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Orlando Mendez-Valdez spoke with me in a FaceTime video interview from a massage therapy room in Prague. As midnight approached in the capital city of the Czech Republic, he recalled the climb from a Westside barrio to an international basketball stage.
On Tuesday, he begins a quest to reach the Olympics. If the Mexican National Basketball team prevails in a six-team FIBA Qualifying Tournament, it will advance to the Summer Games in Rio de Janeiro.
The odds are long. To qualify, Mexico must beat favored Italy without 6-foot-10 Gustavo Ayón, its best player, who is attending to family matters. Mendez-Valdez, a 6-foot-0 shooting guard, is attending to a swollen left thumb, the result of a severe spider bite while training in Cancun, where he plays for the Pioneros (or Pioneers).
Though Mendez-Valdez is right-handed, the swelling affects his dribbling and shooting. “I’m stronger with my left hand,” he said. He shoots with both hands, using his left thumb to push the ball. He understands the difficulty of the Olympic Qualifying challenge, but also how to overcome long odds.
Mendez-Valdez flunked 6th grade at Tafolla Middle School, but earned a bachelor’s degree in physical education from Western Kentucky. He was too short and slow to attract Division I recruiters at Lanier High School but became a pro basketball star in Mexico. He grew up in a shanty on an unpaved road — “it was horrible, like a Third World country,” said the surrogate father who raised him — but now lives in a gated community and owns multiple rental properties.
Against overwhelming international competition, on a national team that struggled for decades, Mendez-Valdez has found a way to win. He owns gold, silver and bronze medals from around the world.
The crowning moment came in Caracas, Venezuela. Mexico entered the 2013 FIBA Americas Championship as a replacement for Panama, which had been disqualified. Mexico upset Venezuela in the opening game, defeated Paraguay and the Dominican Republic, and shocked heavily-favored Argentina to reach the final. Then Mexico beat Puerto Rico, 91-89, to capture gold.
“I was in tears,” said Mendez-Valdez, 30. “That was the most satisfying medal we’ve won as a national team.”
No one imagined a future gleaming with gold. In his youth, Orlando Mendez, as he was then known, grew up in 78207, one of the poorest zip codes in Texas. According to 2015 U.S. Census Bureau data, residents in 78207 had the lowest median earnings per worker in the state, $24,683, and the second lowest median household income, $22,894.
If poverty was impossible to escape, so was crime. When he was 12, the boy saw a poker game next door erupt in violence. One man drew a gun in the dark and fired. The victim, struck in the chest, collapsed and died outside, so close to young Orlando he remembers the distance to the body. “Seven feet,” he said. “I just froze.”
The horror was unrelenting. “I saw a woman cry out for help at my doorstep with multiple stab wounds,” he said. “I saw a guy die from an overdose. I saw a guy get run over by a train in my backyard and lose his leg.”
Violence spilled onto the outdoor basketball courts. Lou Martinez, a former Lanier teammate, recalls a pickup game that turned bloody. For reasons unknown, a gang of five or six appeared and jumped a player, pummeling him. “They beat him until I thought he was dead,” Martinez recalls. An ambulance arrived. The player survived. ”And we just went back to playing ball,” Martinez said.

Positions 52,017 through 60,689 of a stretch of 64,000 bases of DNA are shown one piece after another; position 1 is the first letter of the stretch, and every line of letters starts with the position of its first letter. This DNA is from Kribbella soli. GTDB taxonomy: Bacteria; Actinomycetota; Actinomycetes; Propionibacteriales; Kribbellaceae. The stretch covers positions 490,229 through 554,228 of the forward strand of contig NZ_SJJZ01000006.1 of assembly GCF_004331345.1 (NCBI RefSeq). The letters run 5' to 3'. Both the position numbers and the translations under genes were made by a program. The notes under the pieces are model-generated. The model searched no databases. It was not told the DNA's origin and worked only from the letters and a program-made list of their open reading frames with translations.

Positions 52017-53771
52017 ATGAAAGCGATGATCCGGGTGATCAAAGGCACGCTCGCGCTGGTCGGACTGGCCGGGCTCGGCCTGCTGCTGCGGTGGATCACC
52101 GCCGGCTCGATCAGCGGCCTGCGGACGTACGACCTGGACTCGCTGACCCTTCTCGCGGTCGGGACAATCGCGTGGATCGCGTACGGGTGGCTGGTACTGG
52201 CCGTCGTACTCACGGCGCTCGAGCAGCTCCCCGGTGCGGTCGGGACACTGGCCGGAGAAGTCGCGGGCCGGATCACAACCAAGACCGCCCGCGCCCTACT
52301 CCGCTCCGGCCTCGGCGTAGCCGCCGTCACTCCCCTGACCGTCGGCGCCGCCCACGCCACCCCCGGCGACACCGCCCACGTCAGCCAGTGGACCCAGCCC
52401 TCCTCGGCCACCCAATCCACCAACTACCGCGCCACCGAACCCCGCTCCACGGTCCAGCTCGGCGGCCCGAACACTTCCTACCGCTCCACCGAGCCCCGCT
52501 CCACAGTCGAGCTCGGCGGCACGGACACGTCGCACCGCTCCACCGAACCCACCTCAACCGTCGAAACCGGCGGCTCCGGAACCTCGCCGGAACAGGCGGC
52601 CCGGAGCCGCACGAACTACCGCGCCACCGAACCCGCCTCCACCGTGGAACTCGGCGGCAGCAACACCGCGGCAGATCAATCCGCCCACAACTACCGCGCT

Beatings and shootings were part of the neighborhood culture. Growing up in 78207, Martinez, now the basketball coach at San Antonio College, and Mendez-Valdez thought all kids lived on high-alert, watching for trouble. “When I left the area,” Mendez-Valdez said, “I started to realize it was not normal for kids to witness the things I saw.”
If not for a middle school coach, the kid who lived by the tracks, and across from a cemetery, may never have gone to college. He certainly wouldn’t be playing pro ball. Orlando Mendez met Abel Valdez in 6th grade P.E. Recognizing a skilled basketball player and wayward student, Valdez became a coach and after-school mentor, helping the kid with hoops and homework.
The boy’s mother noticed a change. With one son in prison for manslaughter and a second headed in that direction for dealing, she asked Valdez to become Orlando’s legal guardian. Valdez obliged and took the boy into his home. “He needed to get out of that environment,” Valdez says.
The boy grew up to become San Antonio’s Player of the Year in 2004. He went to prep school in North Carolina, transferred to Western Kentucky and added the last name of the only father he’s ever known.
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When the national media discovered him, Orlando Mendez-Valdez was leading Western Kentucky to the NCAA Sweet 16 in 2008. After winning Sun Belt Conference Player of the Year honors and graduating, he turned down a near six-figure job to pursue pro ball in Mexico, where his parents were born.
His ascent from barrio to basketball star is the stuff of movies. Who would have thought? Now here he is, relaxing in Prague, contemplating a possibility no one imagined in his youth. It’s a long way from San Antonio to Rio — more than 5,100 miles — but it would not be wise to bet against him.
“Anything,” he insists, “is possible.”
The neighborhood nods and smiles. For 30 years, the favorite son has proven that the impossible is but a door to the next dream.
This article was originally published on July 5, 2016.
Top image: Orlando Mendez-Valdez age 17, third from left, celebrating a tournament victory with Lanier High School teammates in 2003. Photo by Abel Valdez